ADVERTISING & PROMOTION: Agency profile; Claydon Heeley

Claydon Heeley has moved on rapidly from its roots as a sales promotions agency in 1990 to become something of a jack of all trades in the below- the-line arena.

Claydon Heeley has moved on rapidly from its roots as a sales promotions

agency in 1990 to become something of a jack of all trades in the below-

the-line arena.



Few, however, could accuse it of being master of none, as its client

list testifies. The agency launched a ‘summer’ can for 7-Up and last

week it joined Ford’s roster of agencies to work on the autumn launch of

its new small car.



Ongoing accounts include: NPD and direct marketing for Abbey National’s

new direct insurance product; fundraising for The Conservative Party;

and an integrated campaign for Pepsi Max, spanning radio advertising,

sampling and event marketing.



The fact that the agency has broken the mould of traditional below-the-

line operations owes much to the characters of its founding partners.

The agency was started by Mark Heeley, a former director of sales

promotion agency the Core Group, and Jon Claydon, a former City boy with

a reputation for combining commercial expertise with a healthy disregard

for the conventions of the below-the-line sector.



With turnover up 81% year on year to pounds 10m in 1995-96, Claydon

Heeley is beginning to encroach on areas of marketing traditionally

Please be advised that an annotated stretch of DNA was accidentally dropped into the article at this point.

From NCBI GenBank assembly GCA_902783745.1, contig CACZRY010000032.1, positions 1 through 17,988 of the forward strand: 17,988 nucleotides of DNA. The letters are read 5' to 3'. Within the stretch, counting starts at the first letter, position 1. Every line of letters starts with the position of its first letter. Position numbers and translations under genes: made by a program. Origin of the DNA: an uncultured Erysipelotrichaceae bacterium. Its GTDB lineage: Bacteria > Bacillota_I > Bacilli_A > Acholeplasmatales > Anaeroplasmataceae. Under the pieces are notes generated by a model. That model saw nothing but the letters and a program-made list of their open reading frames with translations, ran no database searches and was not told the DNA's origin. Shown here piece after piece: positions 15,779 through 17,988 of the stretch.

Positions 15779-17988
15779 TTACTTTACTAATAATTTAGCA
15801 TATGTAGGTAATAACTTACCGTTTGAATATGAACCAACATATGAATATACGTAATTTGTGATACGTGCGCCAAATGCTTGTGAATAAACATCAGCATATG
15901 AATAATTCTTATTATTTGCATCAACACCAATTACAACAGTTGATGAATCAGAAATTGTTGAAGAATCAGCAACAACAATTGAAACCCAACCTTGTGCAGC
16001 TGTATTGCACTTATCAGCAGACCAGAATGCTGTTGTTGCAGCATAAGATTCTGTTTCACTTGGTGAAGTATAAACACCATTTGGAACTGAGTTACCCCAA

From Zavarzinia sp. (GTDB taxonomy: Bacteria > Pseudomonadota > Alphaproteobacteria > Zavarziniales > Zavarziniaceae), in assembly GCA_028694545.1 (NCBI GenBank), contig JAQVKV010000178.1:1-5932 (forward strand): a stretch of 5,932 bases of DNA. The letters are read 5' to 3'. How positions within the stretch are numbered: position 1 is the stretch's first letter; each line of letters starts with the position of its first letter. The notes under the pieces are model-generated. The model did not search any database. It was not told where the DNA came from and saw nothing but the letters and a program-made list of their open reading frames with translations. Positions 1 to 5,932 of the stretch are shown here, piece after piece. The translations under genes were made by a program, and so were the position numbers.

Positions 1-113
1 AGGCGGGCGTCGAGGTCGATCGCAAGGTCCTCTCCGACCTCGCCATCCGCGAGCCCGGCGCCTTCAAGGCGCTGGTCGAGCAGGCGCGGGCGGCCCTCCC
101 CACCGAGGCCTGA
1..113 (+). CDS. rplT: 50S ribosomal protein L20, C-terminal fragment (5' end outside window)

handled by above-the-line shops; it is pitching against incumbent

McCann-Erickson and Mustoe Merriman for Asti Martini’s seven-figure TV

branding campaign.



Clients talk of the intelligence and creativity inherent within the

agency.



‘You talk to a lot of agencies across the disciplines and usually they

just don’t get it,’ says Tim Davie, director of innovation at Pepsico.

‘Claydon Heeley always gets it.’



One observer says: ‘Claydon Heeley is aiming to be the Howell Henry of

below-the-line.



‘The agency brings a freshness and irreverence to the arena, in the same

way as Howell Henry is perceived to have done.’



The only cloud on a fast-moving horizon is the danger of over-stretching

the agency’s resources.



Andy Blackford, founder of Impact FCA, who works as a creative

consultant, believes the agency is smart enough to avoid the pitfalls of

sudden growth.



‘Claydon Heeley is growing vary fast and it avoids it by the skin of its

teeth, but it is very smart and has managed to stay one step ahead of

the situation.’



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Claydon Heeley

------------------------------------------------------------------------

1995-96 turnover                     pounds 10m

New business in 1996 Colman’s Mustard, BAA, 7-Up, Pepsi, Organics, The

Prince’s Trust and Ford

Key clients Abbey National, British Airways, Britvic, The Conservative

Party, Terry’s Suchard and Unilever

------------------------------------------------------------------------



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